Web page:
The market crash was a stomach-churning time for most advisors and–dare I say it–especially for those of us who consider ourselves financial planners first. We knew that after the dust settled, our clients’ financial plans would look very different from a year ago. Predictably, the markets have recovered, and those advisors who were able to persuade clients to stay invested are enjoying a relatively quiet summer. Or are they?
The fast rebound from the March lows has created its own set of challenges. Decisions made to reduce risk by rebalancing, increasing fixed income or cash, or to dollar-cost average in new investment dollars, now seem ill-timed. Clients who liked this strategy well-enough six months ago are now getting impatient to be fully invested, so as not to miss out on market gains. Memories are short. When markets are as crazy as they have been, it’s hard not to second-think decisions and fall prey to some of the bad habits of individual investors who chase performance and buy high and sell low. The conflicting and ever-changing outlooks from economists and market pundits only add to the noise.
It’s at times like these, that I pull out a copy of my all-time favorite investment book: Nick Murray’s The Excellent Investment Advisor.
It was written in 1996, but Murray’s perspective on investing might be more relevant today than when it was written. This may sound strange, but I find Murray’s writings comforting. He reminds me why I wanted to be an financial advisor in the first place. He also points out that I don’t need to be an expert in economics or a market junkie to be an excellent advisor.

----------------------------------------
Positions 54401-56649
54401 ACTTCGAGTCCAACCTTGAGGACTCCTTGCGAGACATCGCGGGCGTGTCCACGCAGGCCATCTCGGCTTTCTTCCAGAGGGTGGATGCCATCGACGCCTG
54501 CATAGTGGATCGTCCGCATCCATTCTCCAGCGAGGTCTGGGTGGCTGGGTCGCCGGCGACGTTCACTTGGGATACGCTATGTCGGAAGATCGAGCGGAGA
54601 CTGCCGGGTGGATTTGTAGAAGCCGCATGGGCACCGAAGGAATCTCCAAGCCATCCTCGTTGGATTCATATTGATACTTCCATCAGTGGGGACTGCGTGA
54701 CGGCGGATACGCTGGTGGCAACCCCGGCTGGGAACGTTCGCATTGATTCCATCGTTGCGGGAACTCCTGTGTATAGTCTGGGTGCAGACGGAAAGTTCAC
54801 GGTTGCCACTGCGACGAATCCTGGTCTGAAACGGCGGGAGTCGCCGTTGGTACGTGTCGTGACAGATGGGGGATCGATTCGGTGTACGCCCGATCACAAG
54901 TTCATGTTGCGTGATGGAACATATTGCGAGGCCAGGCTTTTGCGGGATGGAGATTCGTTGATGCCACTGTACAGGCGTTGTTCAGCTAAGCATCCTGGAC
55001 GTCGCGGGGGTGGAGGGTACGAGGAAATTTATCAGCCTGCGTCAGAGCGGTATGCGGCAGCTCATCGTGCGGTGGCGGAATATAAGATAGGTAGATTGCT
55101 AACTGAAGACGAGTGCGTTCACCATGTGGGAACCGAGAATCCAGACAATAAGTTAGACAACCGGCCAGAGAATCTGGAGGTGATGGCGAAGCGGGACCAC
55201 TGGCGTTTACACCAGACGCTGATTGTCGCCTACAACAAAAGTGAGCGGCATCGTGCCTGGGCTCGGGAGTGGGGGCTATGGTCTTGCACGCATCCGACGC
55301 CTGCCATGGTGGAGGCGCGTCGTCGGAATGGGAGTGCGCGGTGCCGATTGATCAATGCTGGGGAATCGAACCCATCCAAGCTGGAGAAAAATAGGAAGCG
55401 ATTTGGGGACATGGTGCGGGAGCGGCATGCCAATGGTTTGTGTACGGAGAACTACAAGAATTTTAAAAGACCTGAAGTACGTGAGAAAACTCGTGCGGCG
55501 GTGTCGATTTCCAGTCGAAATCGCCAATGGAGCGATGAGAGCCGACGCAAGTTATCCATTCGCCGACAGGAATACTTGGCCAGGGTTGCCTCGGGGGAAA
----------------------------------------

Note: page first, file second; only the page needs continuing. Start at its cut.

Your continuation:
Here’s a few of my favorites passages in the remarkably eloquent first chapter. If you don’t have time to read the whole book, read this chapter at least. It’s worth it.
“.at the end of an investor’s life, less than 5% of his total lifetime return will come from what his investments did versus other, similar investments. The other 95% will come from how the investor behaved. And the primary determinant of that behavior will be the quality of the advice he got, or didn’t get.”
“Since the excellent investment advisor is forever asking the client to do counterintuitive things (e.g. double up on his dollar-cost averaging program when the Dow drops 30%), trust will forever be the critical issue.”
“Investments must never be allowed to become an end in themselves, but must be seen as means to and end of achieving the Great Goals of Life for the client and his family. Thus, a particular investment–or even a whole portfolio of investments–ought not to be judged on any other basis than whether it’s appropriate to the client’s long-term strategy.
“A market orientation is always and everywhere a short- to intermediate-term focus, which is entirely incompatible with a lifetime investment strategy.”
What a financial advisor needs to do, Murray writes, is to instill trust. Let your clients know that you care about them, and they’ll be inclined to follow your advice. Then, the advisor’s role is to develop sound, long-term investment strategies that will help clients reach their financial goals.